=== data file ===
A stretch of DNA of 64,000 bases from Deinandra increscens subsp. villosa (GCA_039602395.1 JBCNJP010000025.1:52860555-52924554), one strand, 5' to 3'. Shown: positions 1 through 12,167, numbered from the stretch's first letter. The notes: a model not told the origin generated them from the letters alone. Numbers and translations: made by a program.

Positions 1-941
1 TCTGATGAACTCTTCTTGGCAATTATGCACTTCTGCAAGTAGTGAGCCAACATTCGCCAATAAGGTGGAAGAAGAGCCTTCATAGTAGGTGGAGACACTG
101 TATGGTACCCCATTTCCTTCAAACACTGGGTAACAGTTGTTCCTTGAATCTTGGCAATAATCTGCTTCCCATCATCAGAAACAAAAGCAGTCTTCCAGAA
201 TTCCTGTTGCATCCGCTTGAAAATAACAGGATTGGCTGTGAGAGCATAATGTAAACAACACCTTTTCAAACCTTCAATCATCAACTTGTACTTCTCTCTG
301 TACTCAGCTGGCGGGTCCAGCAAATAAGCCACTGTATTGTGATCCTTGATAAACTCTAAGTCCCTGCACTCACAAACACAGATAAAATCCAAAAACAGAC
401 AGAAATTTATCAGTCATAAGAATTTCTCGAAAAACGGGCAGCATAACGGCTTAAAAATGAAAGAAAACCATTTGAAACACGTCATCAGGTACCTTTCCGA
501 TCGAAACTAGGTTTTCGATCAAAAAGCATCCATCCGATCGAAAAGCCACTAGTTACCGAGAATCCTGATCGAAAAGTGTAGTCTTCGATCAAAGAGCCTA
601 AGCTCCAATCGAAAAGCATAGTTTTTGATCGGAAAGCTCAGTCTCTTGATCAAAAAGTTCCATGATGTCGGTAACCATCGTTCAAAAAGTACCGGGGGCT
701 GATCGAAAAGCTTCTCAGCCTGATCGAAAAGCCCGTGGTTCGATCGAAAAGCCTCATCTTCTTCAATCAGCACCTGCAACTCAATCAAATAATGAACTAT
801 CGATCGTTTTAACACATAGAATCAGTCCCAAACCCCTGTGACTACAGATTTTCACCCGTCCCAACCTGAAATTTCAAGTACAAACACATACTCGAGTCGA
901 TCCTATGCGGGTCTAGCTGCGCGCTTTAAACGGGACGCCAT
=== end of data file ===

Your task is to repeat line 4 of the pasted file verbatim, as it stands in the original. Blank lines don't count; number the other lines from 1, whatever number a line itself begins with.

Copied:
101 TATGGTACCCCATTTCCTTCAAACACTGGGTAACAGTTGTTCCTTGAATCTTGGCAATAATCTGCTTCCCATCATCAGAAACAAAAGCAGTCTTCCAGAA